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Lightweight & Composite Materials Student dives into the Adventure of Space Travel

FH Upper Austria student fulfils childhood dream


For many young people, space travel is a fascinating adventure. This is also the case for Lightweight & Composite Materials student Alexander Auinger (27) from Neumarkt im Hausruckkreis. He can now apply his interest to a real space project. In the course of his Master's thesis for Peak Technology, he is working on the Galileo navigation satellite project and developing a quality assurance system for the production of pressure tanks.

The Holzhausen-based high-tech company Peak Technology, which develops and produces, for example, for Formula 1 cars, space rockets or hydrogen storage systems, won the contract to produce pressure tanks for the European navigation satellite project Galileo. The reproducibility and quality of the pressure tanks produced with the help of a winding process is crucial here. 

"This winding process has more than 50 different influencing variables, some of which are difficult or impossible to measure or verify. Therefore, as part of my master's thesis, I am working on which influencing variables are really relevant and also measurable," Auinger reports and adds: "Our goal is to be able to better understand the winding process. With this know-how, we can then reduce scrap costs and achieve the desired reproducibility."

Feasibility study carried out

"In a feasibility study, I analysed a measurement using profile sensors for pressure tank production and found that automated measurement of the influencing variables, such as width, gaps, overlaps and twists, is possible," the lightweight construction student continues: "Furthermore, I checked whether the data can be transformed to the tank and, using evaluation software, the errors can be analysed using a digital twin." 

Future-oriented industry

Alexander Auinger was already interested in the exciting and future-oriented composites industry after graduating from HTBLA Andorf. After three years of work experience in this field, he started the study programme Lightweight Construction and Composite Materials at the FH Upper Austria Wels Campus, where practical training is very important.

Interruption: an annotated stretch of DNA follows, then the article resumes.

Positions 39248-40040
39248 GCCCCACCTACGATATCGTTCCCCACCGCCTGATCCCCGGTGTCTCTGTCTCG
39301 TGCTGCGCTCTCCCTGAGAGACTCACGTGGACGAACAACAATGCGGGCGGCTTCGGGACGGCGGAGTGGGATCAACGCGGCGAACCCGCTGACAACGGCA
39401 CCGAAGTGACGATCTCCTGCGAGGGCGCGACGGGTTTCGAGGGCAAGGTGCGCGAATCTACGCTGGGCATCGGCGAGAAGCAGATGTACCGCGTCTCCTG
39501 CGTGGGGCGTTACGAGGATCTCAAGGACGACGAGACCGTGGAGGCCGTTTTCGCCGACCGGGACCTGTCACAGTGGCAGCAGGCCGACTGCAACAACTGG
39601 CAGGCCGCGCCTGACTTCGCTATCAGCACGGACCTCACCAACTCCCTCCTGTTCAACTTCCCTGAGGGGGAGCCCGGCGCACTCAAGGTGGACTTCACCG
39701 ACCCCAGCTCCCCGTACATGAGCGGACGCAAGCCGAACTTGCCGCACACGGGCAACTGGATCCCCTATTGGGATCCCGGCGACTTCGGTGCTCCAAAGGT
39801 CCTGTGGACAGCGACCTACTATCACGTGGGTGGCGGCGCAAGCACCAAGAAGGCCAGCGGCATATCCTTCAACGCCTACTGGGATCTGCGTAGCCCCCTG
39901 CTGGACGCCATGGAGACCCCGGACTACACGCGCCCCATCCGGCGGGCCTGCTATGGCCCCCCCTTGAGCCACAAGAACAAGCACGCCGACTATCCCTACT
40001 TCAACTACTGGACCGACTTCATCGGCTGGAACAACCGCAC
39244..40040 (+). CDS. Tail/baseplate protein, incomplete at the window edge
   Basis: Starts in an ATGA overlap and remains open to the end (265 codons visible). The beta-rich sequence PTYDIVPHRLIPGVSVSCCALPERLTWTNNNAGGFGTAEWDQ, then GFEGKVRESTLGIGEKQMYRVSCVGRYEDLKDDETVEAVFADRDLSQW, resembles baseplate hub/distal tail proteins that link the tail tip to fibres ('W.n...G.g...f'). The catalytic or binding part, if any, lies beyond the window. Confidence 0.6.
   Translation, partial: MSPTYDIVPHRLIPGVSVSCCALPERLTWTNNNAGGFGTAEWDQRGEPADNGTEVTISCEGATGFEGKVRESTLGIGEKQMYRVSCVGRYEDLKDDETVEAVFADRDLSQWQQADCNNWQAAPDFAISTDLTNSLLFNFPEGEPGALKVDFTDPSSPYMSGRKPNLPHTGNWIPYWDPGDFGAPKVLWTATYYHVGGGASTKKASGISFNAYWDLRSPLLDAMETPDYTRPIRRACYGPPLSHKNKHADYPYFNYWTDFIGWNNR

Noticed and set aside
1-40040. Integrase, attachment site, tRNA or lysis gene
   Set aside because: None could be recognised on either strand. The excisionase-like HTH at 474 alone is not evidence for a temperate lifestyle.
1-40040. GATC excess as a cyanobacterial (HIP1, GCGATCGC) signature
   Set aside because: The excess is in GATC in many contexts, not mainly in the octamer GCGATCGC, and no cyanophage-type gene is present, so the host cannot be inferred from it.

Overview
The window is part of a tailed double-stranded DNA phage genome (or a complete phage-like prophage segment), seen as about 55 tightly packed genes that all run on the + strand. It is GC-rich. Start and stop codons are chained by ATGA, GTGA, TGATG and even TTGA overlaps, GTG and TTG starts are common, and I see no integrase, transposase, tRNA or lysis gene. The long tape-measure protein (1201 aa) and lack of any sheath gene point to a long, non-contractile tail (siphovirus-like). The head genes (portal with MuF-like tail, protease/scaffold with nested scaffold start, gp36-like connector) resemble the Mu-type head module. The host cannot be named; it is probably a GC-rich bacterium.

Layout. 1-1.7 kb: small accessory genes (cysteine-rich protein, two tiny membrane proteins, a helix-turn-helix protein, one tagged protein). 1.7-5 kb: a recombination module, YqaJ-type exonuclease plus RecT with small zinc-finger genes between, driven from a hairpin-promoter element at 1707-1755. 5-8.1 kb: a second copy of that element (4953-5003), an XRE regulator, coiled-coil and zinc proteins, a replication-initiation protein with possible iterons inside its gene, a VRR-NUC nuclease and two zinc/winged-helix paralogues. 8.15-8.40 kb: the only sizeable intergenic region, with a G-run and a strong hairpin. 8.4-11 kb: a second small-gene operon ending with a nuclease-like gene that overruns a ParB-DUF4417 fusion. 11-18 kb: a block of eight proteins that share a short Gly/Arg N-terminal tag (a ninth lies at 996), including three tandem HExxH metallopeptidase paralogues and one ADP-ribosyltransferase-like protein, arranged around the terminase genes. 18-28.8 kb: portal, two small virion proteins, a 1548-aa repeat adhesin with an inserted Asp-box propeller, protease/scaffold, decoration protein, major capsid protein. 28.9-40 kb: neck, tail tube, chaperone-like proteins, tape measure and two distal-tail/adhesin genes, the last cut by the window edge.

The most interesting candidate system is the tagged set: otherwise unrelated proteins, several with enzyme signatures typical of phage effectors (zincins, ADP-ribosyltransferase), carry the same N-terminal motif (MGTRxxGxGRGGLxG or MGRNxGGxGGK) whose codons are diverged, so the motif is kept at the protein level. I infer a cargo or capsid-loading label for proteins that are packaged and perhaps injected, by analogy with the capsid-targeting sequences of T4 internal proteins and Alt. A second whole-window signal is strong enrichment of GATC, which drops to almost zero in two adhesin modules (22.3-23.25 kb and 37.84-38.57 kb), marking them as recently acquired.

Lightweight construction and composites are considered a key cross-sector technology for the sustainable use of resources and a decisive game changer in the fight against climate change. "Components with low weight contribute enormously to saving energy during transport and already during production," says Prof. DI Dr. Roland Hinterhölzl, Head of the FH degree programme "Lightweight and Composite Materials" at the Wels Campus. This would also enable other forms of mobility, for example in the form of air taxis, cargo drones or with a different type of propulsion, e.g. with hydrogen. In aerospace, lightweight construction is crucial to enable global networking through digitalisation.
 
"In the LCW programme you get a good overview of all the possibilities of lightweight construction as well as composite manufacturing and a lot of current research questions are addressed, which gives you a great basis for future challenges," says Auinger.

Those who are also interested in space travel, Formula 1, hydrogen tanks, etc. should quickly find out about a Lightweight Construction & Composite Materials degree programme. The hot application phase is currently underway. Inform yourself quickly and apply! More information at www.fh-ooe.at/lcw 

 

Photo credits: Image source: Peak Technology
Caption: Alexander Auinger at the new 4-fold winding robot from Peak Technology.

Enquiry contact: Alexander Auinger BSc, Student Lightweight & Composite Materials, Tel.: 0660/5182208, E-Mail: alexander.auinger@students.fh-wels.at 

FH Prof. DI Dr. Roland Hinterhölzl, Head of the Lightweight Construction & Composite Materials course, Tel.: 0699/12032113, E-Mail: roland.hinterhoelzl@fh-wels.at